Conflict is a part of life.
You will be misunderstood.
Someone will get offended.
I will say something foolish.
You will forget a deadline that causes a business disaster.
(Add your examples here.)

I love what Marshall Shelly said,

Often we think, “If I just ignore the problem, it might go away.” However, most problems that require confrontation do not go away. They are infections: if we ignore them, they get worse. Soon that nagging pain in one toe becomes blood poisoning.

Mark Gerzon’s article on the Harvard Business Review, he says that to resolve a conflict, first decide: Is it hot or cold?

This is how he distinguished the two:

Hot conflict is when one or more parties are highly emotional and doing one or more of the following: speaking loudly or shouting; being physically aggressive, wild or threatening; using language that is incendiary; appearing out of control and potentially explosive.

Cold conflict is when one or more parties seem to be suppressing emotions, or actually appear “unemotional,” and are doing one or more of the following: muttering under their breath or pursing their lips; being physically withdrawn or controlled; turning away or otherwise deflecting contact; remaining silent or speaking in a tone that is passively aggressive; appearing shut down or somehow frozen.

If the conflict is hot: You don’t want to bring participants in a hot conflict together in the same room without settings ground rules that are strong enough to contain the potentially explosive energy.

If the conflict is cold: You can usually go ahead and bring the participants or stakeholders in the conflict together, engaging them in constructive communication. That dialogue, if properly facilitated, should “warm up” the conflict enough so that it can begin to thaw out and start the process of transformation.

Chuck Lawless, Dean and Vice-President of Graduate Studies and Ministry Centers at Southeastern Seminary in Wake Forest, NC suggests that we need to ask some questions when dealing with conflict. Allow me to share some of the questions he lists down to help us determine how much energy we are to devote to the issue at hand.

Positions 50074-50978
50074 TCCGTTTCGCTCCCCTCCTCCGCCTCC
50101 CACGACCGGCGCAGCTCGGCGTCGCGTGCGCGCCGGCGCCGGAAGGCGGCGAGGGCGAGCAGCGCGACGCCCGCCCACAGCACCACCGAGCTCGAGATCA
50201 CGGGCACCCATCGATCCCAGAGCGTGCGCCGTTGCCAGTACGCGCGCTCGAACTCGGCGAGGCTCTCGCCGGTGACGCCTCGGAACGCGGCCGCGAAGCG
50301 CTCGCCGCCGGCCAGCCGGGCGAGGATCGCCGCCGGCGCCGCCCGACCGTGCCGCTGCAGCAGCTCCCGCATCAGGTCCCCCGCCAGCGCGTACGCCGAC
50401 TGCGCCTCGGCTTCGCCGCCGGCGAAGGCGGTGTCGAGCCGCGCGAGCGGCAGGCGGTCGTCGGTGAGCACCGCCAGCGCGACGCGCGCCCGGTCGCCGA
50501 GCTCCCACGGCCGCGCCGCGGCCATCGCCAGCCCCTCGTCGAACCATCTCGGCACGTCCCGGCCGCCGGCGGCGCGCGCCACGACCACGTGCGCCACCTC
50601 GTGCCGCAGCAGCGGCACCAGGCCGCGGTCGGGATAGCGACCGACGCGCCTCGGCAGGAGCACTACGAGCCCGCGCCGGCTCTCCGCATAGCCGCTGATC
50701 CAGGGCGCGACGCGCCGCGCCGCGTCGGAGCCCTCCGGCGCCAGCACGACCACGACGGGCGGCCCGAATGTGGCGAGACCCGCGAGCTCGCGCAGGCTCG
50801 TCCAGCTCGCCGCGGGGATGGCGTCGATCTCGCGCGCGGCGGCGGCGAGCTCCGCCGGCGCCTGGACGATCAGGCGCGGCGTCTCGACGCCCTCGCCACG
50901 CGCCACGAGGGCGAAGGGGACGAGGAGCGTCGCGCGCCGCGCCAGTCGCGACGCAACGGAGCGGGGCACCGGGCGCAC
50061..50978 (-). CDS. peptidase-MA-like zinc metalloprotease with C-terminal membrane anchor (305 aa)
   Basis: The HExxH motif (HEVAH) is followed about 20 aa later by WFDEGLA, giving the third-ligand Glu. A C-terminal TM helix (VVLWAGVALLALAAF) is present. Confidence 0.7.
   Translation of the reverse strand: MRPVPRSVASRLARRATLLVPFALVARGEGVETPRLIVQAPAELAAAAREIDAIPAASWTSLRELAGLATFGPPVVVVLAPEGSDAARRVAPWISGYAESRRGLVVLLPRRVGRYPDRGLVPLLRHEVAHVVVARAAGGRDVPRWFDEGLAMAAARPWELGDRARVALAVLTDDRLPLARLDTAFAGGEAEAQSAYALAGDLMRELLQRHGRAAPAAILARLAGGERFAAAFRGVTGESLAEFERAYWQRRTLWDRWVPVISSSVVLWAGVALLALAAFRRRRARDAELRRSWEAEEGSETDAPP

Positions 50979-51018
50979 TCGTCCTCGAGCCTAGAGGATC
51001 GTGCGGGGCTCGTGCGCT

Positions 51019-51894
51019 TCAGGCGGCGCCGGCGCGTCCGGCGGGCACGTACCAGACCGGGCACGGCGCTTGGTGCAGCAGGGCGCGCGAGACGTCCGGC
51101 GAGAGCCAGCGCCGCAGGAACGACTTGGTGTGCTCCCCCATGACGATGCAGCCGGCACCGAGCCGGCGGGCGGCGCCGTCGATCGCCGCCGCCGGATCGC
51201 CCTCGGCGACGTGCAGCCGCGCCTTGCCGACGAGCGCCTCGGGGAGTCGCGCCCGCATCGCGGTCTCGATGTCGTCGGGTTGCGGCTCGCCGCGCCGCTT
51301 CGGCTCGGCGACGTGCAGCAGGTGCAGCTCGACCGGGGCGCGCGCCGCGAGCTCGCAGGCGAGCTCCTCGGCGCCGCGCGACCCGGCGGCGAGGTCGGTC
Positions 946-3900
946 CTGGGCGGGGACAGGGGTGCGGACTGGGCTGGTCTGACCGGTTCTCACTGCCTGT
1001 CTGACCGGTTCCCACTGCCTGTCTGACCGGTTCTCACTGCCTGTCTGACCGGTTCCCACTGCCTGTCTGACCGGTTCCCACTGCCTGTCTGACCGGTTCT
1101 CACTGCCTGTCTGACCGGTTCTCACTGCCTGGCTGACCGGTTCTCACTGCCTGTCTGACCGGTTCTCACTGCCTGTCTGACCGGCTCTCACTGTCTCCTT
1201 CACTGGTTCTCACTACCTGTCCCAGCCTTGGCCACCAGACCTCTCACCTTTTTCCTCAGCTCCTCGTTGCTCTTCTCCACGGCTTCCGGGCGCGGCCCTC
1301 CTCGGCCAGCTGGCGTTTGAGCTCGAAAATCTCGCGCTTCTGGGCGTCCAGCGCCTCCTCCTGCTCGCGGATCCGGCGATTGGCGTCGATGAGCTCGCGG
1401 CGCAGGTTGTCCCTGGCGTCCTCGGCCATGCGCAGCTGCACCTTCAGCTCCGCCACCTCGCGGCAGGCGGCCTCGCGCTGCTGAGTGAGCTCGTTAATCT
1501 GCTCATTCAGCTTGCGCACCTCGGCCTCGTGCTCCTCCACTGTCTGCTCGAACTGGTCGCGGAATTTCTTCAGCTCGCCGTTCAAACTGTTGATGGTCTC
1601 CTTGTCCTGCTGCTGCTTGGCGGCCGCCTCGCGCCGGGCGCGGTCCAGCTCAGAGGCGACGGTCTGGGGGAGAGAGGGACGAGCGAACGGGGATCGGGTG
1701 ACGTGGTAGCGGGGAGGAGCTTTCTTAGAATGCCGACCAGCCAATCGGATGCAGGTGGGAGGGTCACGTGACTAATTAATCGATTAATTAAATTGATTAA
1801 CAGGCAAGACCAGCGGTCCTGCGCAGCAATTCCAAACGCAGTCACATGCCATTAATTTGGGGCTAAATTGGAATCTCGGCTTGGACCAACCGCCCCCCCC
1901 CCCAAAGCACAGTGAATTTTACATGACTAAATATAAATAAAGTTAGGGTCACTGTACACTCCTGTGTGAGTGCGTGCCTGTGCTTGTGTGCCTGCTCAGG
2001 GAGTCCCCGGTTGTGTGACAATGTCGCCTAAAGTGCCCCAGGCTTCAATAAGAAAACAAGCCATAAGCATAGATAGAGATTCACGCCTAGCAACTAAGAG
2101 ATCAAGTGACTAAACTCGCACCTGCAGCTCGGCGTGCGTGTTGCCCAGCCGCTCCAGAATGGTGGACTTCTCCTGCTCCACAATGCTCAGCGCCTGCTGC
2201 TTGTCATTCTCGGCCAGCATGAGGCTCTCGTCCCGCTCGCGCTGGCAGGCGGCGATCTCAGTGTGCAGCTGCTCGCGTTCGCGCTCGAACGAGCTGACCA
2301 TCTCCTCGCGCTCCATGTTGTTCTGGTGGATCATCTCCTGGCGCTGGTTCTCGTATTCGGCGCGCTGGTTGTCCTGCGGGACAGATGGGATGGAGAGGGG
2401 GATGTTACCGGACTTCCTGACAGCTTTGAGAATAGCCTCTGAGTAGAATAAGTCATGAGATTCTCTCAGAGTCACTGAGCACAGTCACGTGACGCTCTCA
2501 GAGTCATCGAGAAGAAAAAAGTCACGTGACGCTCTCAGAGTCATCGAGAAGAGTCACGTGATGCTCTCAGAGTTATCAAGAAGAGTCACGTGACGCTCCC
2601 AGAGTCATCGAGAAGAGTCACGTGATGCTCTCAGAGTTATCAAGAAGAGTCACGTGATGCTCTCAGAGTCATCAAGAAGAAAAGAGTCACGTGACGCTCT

1. Will this issue matter a year from now?
2. How many people are truly opposed?
3. What does the Bible say?
4. Do I need to involve others in my decision-making process?
5. What’s the worst thing that can happen here, and can I live with that possibility?
6. Can I put this fire out with a squirt gun (or even a bucket)?
7. Have I prayed about my response?

But however you may approach the conflict, remember what Paul the apostle said in Ephesians 4:3, “Make every effort to keep the unity of the Spirit through the bond of peace.”

May the Lord give us the wisdom to keep the unity for it is good and pleasant for God’s people to dwell in unity. (Psalm 133)

offendedbh0Offense is one of the biggest relationship-wreckers in the church today.

“He said what?”
“She did that?”
“I can’t believe they let me go through this!”
“How dare he do this to me!”

The temptation is to get as many people to ‘our side’ and tell them ‘our version’ of the story.  This way, we can protect our image and reputation.  The more, the better, so they say.

Yet the Bible gives us a way to deal with offenses and faults.

1. Go straight to the person.

Matthew 18:15. “If your brother sins against you,​a​ go and show him his fault, just between the two of you. If he listens to you, you have won your brother over.”

There’s no skirting the issue.  Filipino culture has a natural aversion to confrontation.  But there’s no other way to resolve it than meeting it head on.  You wish you can wish it away, but that’ll never happen.

The critical thing is to keep it “just between the two of you.”  No need to share “prayer requests”.

2. Find others who can help with the situation.

Matthew 18:16. But if he will not listen, take one or two others along, so that ‘every matter may be established by the testimony of two or three witnesses.

My principle has always been “part of the problem; part of the solution.”  If the person is not part of the problem nor can be part of the solution, I won’t bring them in the discussion.  There’s no need to.

3. Just on very extreme cases…

Matthew 18:17.  If he refuses to listen to them, tell it to the church; and if he refuses to listen even to the church, treat him as you would a pagan or a tax collector.”

These circumstances would be rare and extreme.  But it would be good to keep in mind because there are ‘wolves in sheep’s’ clothing.

Yet in all these, the Bible tells us to season our conversation with grace and to speak the truth in love.